Previous studies have been inconclusive and conflicting, partly because they have varied in which drugs they included in their analysis, size of the study, and whether they were able to account for potential confounding factors. This study aimed to find out whether the NICE-approved drugs etanercept, adalimumab and ustekinumab are more likely to lead to serious infection than other oral treatments for psoriasis.

What did this study do?

Researchers used data from a large, national registry of people with psoriasis - the British Association of Dermatologists Biological Interventions Register - to carry out a prospective cohort study.

They compared serious infection rates for 3,421 people taking non-biological oral therapies, and 5,617 people taking etanercept, adalimumab or ustekinumab. They excluded the biological therapy secukinumab because few people had used it, and infliximab because the prescribing criteria mean it is used by people with more severe disease. They looked at infection rates and the type of infection.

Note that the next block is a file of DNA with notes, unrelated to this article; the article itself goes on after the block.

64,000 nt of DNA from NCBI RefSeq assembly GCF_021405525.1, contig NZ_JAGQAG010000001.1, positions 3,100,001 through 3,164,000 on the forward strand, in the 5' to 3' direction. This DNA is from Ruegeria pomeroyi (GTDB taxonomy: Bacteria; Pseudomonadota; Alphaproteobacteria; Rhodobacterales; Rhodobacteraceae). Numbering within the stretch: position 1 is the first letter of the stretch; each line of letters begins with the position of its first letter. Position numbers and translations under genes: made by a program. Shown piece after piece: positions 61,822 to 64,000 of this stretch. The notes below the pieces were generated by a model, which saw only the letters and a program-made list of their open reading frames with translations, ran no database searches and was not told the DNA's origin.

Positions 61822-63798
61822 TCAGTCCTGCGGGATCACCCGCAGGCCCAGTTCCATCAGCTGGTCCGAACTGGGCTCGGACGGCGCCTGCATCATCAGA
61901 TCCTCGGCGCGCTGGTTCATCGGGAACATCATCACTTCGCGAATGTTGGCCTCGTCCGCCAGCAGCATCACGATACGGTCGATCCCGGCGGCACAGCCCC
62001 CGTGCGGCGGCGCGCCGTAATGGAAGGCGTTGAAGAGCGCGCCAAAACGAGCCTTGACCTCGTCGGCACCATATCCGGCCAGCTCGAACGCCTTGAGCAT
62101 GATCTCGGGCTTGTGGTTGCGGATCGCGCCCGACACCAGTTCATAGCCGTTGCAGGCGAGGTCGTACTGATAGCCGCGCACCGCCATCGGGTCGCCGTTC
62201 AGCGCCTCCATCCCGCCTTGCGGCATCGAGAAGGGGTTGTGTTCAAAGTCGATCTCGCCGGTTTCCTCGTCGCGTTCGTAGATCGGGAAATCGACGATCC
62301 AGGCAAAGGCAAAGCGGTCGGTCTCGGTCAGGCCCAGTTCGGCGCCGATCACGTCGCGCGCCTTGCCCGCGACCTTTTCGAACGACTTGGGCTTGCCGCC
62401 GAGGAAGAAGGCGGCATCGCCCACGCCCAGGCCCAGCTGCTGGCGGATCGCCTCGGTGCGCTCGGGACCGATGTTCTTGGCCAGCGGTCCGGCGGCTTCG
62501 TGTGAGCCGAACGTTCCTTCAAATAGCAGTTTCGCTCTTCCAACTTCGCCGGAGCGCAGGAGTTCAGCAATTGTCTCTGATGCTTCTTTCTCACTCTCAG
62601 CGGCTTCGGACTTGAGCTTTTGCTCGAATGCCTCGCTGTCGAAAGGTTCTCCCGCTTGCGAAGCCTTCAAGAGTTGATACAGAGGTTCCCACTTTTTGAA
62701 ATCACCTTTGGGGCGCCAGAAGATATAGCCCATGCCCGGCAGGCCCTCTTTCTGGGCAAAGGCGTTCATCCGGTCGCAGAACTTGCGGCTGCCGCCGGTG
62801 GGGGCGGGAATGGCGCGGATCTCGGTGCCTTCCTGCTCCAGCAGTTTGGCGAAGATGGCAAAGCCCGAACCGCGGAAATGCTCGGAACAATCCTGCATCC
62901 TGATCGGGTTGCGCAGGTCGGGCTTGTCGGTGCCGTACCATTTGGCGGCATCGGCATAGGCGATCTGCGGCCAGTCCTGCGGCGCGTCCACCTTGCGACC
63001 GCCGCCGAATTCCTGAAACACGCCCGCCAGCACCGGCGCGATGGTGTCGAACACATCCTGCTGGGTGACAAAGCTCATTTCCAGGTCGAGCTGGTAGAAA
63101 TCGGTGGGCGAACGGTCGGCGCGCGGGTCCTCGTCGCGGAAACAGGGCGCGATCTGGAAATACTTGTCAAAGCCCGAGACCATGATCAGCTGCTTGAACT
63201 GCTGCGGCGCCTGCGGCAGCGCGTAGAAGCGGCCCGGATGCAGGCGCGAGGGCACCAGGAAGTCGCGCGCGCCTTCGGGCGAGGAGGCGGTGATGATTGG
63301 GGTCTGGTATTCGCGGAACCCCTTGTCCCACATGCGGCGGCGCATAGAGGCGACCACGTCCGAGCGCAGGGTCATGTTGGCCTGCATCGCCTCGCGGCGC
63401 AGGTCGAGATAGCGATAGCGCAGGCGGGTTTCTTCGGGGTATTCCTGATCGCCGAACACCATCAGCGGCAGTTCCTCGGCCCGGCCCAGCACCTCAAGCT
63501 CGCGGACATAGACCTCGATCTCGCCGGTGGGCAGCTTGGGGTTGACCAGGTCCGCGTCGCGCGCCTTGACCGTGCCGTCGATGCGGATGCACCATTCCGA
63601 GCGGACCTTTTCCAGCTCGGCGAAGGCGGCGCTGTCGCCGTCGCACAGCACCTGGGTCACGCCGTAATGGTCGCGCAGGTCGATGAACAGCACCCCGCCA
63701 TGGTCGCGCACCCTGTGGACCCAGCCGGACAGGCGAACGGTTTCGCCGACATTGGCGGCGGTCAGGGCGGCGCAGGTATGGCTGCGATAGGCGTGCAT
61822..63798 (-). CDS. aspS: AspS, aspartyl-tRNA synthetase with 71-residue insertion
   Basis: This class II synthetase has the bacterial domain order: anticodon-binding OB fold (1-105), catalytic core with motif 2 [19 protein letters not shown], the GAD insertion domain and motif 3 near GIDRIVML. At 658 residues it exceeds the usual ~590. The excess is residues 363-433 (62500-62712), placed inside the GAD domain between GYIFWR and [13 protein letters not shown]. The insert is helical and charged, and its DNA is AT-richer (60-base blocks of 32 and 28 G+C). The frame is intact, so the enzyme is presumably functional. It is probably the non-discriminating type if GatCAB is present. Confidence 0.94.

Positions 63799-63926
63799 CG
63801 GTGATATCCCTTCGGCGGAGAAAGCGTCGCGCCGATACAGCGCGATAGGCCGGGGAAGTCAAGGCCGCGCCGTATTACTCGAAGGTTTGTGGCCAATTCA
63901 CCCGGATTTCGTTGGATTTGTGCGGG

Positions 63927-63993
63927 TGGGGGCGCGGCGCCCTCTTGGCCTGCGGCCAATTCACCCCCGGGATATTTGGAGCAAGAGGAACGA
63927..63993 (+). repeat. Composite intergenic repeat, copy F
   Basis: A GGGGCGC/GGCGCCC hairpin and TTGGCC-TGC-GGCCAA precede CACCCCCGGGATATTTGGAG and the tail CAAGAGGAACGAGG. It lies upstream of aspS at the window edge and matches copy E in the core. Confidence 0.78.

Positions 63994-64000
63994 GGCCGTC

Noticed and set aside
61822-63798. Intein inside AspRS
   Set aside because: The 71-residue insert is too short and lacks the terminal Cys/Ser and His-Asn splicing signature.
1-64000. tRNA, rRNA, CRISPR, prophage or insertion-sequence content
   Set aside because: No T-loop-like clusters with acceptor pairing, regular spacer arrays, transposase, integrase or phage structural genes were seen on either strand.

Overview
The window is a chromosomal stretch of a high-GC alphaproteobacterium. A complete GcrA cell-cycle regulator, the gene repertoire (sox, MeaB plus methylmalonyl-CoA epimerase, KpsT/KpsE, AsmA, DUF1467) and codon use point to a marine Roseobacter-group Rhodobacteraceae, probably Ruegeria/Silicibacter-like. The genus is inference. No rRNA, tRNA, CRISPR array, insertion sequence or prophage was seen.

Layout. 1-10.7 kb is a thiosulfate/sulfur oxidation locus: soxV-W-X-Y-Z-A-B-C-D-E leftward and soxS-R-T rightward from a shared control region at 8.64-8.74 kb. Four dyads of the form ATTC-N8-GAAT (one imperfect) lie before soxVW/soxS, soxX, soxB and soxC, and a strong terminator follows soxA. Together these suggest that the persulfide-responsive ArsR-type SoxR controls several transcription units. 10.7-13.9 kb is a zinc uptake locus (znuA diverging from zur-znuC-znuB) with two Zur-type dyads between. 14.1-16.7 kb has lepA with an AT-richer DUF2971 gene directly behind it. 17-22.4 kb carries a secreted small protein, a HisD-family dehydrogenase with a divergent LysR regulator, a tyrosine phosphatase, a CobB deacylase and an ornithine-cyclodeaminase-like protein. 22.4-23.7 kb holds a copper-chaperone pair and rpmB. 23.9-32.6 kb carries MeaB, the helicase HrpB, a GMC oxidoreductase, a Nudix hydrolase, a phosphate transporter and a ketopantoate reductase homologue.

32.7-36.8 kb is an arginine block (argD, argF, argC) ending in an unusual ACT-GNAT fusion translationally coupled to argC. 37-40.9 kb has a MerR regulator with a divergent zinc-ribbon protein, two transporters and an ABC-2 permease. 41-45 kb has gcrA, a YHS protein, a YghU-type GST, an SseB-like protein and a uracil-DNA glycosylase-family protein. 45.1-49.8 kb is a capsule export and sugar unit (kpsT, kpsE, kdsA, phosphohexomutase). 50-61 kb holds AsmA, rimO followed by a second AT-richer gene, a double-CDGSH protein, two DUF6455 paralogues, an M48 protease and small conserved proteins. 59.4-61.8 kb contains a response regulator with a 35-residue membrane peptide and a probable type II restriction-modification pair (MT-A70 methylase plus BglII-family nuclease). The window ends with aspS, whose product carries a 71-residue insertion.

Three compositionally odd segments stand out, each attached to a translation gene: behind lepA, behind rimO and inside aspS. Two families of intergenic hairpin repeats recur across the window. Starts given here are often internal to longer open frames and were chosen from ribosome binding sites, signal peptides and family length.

They adjusted their results to account for potentially confounding factors, such as disease severity, other illnesses, other immunosuppressant drugs and immunodeficiency syndromes. This was a well-conducted cohort study.

What did it find?

  • None of the biological therapies had a statistically significant increased risk of serious infection, compared to non-biological oral therapies (hazard ratio for all biological therapies combined 0.96, 95% confidence interval [CI] 0.73 to 1.27). No biological therapy had a higher risk of infection than another biological therapy, after accounting for confounding factors.
  • The rate of serious infections per 1000 people per year was 14.18 (95% CI 11.54 to 17.41) for non-biological therapies, 15.25 for etanercept (95% CI 11.56 to 20.11), 13.78 for adalimumab (95% CI 11.41 to 16.64) and 15.07 for ustekinumab (95% CI 10.77 to 21.09).